Late this week, in preparation, we replaced several of the radios driving our long links between Morristown and Wickenburg with new and faster units. The new radio links are now operating at multiples of the speed of the old, and well over the speeds necessary to distribute the new bandwidth clear to Circle City.

However, despite the speed of the new radio links themselves, the effect on our overall speed on the Morristown side of our network seems to have been negative. We’re extremely concerned (and puzzled) by this result. Although we’ve been able to make a number of tuning changes to evade the worst of these performance issues, we haven’t yet identified an underlying cause.

We’re continuing to work this problem over the weekend, with consulting help as available, as long as necessary to ensure that this temporary disruption is solved expeditiously. We apologize for a less than seamless enhancement experience, and look forward to being able to deliver our upcoming bandwidth increase to you as efficiently as possible.

Progress with Reliability Upgrades

With four subscriber unit upgrades and a bit of creative rerouting on North Vulture Mine Road this past weekend, it appears that we have eliminated (or at least greatly reduced) the retransmit cascade failures affecting all users of the Mockingbird West tower. Return signal and bandwidth from the upgraded units to our tower is now capable of several times rated contract speed. If you’re still experiencing slowdowns or outages, please inform us.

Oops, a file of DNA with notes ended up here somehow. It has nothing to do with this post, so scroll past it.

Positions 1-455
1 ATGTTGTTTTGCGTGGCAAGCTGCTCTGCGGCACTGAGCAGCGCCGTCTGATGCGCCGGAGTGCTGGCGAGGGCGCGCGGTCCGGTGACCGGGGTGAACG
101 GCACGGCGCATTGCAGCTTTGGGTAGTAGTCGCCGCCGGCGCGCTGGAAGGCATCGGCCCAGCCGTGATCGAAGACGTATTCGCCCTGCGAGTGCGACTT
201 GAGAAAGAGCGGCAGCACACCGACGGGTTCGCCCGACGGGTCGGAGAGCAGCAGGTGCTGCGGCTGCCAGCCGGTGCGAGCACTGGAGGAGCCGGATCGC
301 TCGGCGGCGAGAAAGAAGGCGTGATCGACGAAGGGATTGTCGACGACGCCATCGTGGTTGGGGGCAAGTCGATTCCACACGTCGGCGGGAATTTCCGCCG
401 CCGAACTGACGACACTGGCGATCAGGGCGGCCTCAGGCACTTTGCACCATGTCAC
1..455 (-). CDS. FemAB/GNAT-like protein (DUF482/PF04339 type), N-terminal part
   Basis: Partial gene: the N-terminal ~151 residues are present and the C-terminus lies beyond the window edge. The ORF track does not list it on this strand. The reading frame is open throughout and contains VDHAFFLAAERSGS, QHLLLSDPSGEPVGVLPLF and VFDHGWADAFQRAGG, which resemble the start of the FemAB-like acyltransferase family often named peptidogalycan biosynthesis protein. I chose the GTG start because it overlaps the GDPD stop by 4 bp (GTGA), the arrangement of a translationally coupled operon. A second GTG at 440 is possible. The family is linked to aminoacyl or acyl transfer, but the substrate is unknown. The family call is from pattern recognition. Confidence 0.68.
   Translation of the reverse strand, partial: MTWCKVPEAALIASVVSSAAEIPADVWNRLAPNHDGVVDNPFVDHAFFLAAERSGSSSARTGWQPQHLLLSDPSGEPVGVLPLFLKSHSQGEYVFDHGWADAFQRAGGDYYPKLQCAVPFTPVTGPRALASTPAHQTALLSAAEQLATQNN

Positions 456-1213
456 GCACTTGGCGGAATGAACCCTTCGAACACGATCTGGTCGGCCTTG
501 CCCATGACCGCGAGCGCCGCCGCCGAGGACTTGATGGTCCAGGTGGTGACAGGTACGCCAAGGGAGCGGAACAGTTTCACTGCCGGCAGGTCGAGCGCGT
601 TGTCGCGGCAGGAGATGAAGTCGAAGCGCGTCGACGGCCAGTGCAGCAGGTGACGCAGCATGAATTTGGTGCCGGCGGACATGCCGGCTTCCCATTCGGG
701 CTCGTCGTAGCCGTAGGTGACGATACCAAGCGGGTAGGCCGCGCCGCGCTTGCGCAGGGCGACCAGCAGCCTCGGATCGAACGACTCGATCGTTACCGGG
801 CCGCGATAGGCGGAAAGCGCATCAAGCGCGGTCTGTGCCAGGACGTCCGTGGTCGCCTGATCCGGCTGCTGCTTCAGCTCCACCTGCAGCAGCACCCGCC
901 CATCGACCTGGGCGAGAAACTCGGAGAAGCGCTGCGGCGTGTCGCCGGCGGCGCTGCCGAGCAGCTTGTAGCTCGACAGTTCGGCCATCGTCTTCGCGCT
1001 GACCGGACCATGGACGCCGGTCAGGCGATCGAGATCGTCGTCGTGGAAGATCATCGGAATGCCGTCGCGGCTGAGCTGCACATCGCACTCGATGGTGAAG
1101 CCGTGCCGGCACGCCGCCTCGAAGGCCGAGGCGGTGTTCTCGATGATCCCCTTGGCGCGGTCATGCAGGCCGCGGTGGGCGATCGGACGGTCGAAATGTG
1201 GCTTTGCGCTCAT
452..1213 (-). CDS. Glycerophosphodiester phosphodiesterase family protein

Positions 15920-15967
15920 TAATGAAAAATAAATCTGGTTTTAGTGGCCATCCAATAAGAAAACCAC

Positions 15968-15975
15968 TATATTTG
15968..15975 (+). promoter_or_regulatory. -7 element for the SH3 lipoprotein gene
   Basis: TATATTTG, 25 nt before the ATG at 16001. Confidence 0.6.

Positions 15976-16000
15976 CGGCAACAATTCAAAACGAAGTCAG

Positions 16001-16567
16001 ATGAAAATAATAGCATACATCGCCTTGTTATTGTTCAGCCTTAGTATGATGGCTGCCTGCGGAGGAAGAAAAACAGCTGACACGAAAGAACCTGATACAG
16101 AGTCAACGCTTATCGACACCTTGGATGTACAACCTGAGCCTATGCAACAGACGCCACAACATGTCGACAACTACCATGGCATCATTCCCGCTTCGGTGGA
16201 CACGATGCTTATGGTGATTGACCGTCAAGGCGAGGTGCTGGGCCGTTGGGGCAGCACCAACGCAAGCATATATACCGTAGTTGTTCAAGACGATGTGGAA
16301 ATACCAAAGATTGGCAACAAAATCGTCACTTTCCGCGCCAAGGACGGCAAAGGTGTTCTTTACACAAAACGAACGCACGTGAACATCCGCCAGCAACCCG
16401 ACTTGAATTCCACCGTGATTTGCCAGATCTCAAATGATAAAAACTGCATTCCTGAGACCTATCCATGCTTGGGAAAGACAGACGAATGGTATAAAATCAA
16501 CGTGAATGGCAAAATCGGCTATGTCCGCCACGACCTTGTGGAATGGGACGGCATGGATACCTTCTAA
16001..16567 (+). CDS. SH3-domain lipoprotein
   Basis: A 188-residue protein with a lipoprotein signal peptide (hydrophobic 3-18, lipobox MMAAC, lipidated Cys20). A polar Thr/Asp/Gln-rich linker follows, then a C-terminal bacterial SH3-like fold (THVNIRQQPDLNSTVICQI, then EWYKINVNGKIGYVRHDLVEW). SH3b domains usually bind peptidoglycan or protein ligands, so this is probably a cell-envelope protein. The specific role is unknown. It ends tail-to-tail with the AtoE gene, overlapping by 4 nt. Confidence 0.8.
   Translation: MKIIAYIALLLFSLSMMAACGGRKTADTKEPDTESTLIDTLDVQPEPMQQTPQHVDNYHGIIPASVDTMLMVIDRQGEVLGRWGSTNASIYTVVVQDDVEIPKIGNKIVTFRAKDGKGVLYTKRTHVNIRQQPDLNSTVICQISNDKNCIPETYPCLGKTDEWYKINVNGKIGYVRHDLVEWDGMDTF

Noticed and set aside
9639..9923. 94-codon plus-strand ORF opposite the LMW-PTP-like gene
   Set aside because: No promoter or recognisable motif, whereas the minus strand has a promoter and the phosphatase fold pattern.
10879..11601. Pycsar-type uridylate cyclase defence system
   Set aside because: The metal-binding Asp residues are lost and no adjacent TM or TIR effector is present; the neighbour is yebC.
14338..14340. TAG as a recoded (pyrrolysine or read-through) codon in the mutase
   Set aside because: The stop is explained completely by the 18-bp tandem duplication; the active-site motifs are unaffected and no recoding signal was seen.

We’re awaiting an equipment restock delivery (mid-week) to address one problem subscriber site that is regularly interrupting the Morristown East sector, and one or two units that require the same improvement at Rio Vista Hills. After next weekend, we hope the cascade failure problem will be a thing of the past (or at least the far, far future).

Intermittent Service Cure Plan

Simultaneously with the arrival of the current cold weather, we began receiving automated connectivity failure reports against a number of our subscribers, mainly those being served by our Mockingbird West tower, with Rio Vista, and Morristown East users in place and show positions. They were difficult to pin down, primarily because the metrics reported by the towers didn’t support any particular diagnosis. We replaced the radio unit at Mockingbird West in case the receiver discrimination was going sour, but gained zero relief.

After several weeks of thrashing and several hours of attention from consultants, we now believe we understand the problem, and have an action plan in place to address it. Continue reading